Byline: Holly Haber

The current mania for fur trims and accessories has translated into big business for Morris Kaye & Sons, the sole furrier left in Dallas.

In the first 10 months of 2000, the company equaled 1999’s sales with the two biggest months of the year remaining, said Joel Kaye, who is Morris Kaye’s son and the head of the company’s day-to-day operations. Company sales were expected to eclipse $2 million in 2000.

The firm’s heyday was in the early Eighties, when high-flying oil prices enriched the city and drove a frenzy of spending on luxuries.

“Business was hotter then because of the number of units sold, but the volume is higher now and we can charge more because there is nobody left on the wholesale side,” Kaye noted. “With the stock market being good, everyone has expendable income, and when people have money, they don’t mind spending it.

“But when money is tight, fur is a luxury and it’s the first thing to go.”

When oil prices sank in the Eighties, so did the fur business. Kaye and his family pulled the company through its leanest years, from 1988 to 1992, by sometimes going without paychecks. The company also kept afloat by reworking, altering and storing furs. Ironically, Kaye asserted that the anti-fur movement of the Nineties didn’t have a big impact on his business.

“We sell [in] mostly hunting states and they have no problem with fur,” he said.

“Business has been booming, but it’s different now — we sell a lot more variety,” said Renee Kaye, Joel’s mother and the firm’s owner. But mink coats are still a bestseller, as are natural beaver vests, cashmere capes with fox trim and jackets in natural and embossed leather. The firm also does well with lots of accessories, like fox cuffs and collars, mink hair scrunchies and ponytail pom-poms, fur boas and mink-trimmed leather gloves.

The company sells primarily to specialty stores. It has long had a showroom in room 1G32 of the International Apparel Mart, which is a few blocks down the road from its retail store. Kaye also has a retail fur store in San Antonio that sells only its line.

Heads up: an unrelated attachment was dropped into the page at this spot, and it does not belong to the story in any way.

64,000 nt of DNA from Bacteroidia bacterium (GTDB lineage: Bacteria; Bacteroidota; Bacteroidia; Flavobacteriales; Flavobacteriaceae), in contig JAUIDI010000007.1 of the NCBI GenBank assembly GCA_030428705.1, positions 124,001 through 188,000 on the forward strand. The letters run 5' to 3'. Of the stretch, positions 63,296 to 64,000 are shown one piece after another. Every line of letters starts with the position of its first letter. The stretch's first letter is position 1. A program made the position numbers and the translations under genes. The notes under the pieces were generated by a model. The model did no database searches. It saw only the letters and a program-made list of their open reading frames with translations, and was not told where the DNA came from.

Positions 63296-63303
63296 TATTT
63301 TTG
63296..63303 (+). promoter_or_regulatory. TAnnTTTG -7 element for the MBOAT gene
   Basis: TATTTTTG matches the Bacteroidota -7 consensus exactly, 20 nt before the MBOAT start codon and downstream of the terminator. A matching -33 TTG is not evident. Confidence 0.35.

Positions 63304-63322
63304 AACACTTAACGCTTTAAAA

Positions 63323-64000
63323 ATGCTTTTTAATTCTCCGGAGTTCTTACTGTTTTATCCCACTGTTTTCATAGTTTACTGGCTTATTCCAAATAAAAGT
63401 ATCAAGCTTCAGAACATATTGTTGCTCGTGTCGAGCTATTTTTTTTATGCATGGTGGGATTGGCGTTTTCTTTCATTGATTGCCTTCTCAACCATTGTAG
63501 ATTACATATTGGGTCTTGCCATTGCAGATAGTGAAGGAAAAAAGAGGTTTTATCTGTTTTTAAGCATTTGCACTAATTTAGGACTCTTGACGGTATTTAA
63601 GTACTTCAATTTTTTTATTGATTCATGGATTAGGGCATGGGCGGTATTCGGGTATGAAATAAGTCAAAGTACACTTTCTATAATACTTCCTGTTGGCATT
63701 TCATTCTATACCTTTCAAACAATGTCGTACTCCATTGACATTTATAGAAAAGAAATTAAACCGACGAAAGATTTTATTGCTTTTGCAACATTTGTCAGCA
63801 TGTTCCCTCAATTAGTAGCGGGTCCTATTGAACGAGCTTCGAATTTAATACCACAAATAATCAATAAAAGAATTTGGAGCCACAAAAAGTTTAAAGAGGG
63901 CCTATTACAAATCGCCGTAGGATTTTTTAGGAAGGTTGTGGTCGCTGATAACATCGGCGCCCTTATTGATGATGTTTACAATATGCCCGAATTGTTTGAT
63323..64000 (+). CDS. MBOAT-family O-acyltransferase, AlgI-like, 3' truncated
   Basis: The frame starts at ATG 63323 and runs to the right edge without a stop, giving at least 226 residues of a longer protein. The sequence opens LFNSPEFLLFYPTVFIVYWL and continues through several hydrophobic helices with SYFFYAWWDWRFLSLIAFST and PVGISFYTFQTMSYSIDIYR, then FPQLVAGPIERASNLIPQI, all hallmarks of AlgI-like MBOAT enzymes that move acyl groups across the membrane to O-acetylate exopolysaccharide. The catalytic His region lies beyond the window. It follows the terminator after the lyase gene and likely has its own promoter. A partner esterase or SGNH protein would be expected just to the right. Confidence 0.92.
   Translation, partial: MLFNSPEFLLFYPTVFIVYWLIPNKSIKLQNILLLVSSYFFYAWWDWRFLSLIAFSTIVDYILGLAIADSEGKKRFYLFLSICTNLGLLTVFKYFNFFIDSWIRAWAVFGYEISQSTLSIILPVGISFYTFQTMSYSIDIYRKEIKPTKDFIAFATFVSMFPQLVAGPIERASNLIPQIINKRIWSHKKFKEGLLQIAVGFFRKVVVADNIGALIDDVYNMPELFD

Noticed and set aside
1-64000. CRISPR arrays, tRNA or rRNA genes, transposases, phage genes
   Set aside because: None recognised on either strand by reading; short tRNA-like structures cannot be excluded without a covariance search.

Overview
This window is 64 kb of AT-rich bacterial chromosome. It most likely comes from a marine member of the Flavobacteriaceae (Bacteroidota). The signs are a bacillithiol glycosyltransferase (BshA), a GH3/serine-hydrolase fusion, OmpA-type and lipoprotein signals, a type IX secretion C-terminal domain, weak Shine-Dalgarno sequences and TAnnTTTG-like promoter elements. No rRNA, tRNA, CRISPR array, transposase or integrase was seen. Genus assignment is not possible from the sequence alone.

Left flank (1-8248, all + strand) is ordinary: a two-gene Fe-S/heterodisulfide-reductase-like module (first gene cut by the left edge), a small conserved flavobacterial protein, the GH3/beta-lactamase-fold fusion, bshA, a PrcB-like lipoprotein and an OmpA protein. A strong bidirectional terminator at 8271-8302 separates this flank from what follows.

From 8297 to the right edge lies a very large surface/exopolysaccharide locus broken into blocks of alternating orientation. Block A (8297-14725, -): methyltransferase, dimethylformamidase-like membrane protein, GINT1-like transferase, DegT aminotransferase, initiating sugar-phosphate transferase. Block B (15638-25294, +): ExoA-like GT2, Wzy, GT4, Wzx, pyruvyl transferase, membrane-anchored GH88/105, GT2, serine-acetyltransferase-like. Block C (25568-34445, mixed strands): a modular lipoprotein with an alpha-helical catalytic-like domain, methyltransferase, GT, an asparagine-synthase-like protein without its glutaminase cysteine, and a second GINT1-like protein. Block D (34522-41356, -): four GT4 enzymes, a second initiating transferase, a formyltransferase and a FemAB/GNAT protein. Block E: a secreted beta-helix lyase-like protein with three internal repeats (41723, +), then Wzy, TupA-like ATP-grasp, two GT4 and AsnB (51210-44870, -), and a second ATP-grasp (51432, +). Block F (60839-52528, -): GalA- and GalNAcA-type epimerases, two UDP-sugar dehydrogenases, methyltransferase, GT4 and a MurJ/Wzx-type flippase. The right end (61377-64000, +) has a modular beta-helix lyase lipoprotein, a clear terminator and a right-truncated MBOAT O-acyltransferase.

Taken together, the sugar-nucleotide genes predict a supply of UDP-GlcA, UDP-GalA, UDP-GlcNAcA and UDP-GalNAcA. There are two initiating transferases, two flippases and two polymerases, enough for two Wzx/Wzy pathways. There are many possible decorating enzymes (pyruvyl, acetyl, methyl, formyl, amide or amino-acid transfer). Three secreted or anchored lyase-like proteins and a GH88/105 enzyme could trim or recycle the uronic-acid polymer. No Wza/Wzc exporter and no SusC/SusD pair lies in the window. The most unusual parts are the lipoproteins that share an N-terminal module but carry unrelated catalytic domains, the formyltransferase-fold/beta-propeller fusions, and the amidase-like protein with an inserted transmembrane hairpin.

Kaye works with a variety of pelts, including sheared mink, nutria, sable, red fox, crystal fox (a cross between a red and a black fox), Tibetan lamb, knitted beaver, shearling and chinchilla.

A popular beaver vest wholesales for $350 to $375, while mink coats wholesale from $1300 and a shearling jacket starts at $400 and vests $149.

“My great grandparents were furriers in Russia and Poland, and they moved to the States in 1908,” explained Kaye, who does everything from working the sales floor to stitching fur pelts. “The company has been here in Dallas since 1935. It’s a family business that my Dad bought in 1979 from his cousin.”

The firm was called Spivey Bauman until 1985, when Morris Kaye died and the family renamed the firm in his honor. It remains a family business, with Joel’s sister, Joy Kaye, overseeing the company’s books and another sister, Carol Kaye, managing the San Antonio shop. Though the Kaye family has strayed from their fur-only origins — one of their new looks is a faux alligator jacket with matching pants — one thing remains the same, from Morris Kaye & Sons’ earliest days: “We do all the work ourselves — all repairs, alterations, reworking and designing,” said Joel Kaye.

load comments
blog comments powered by Disqus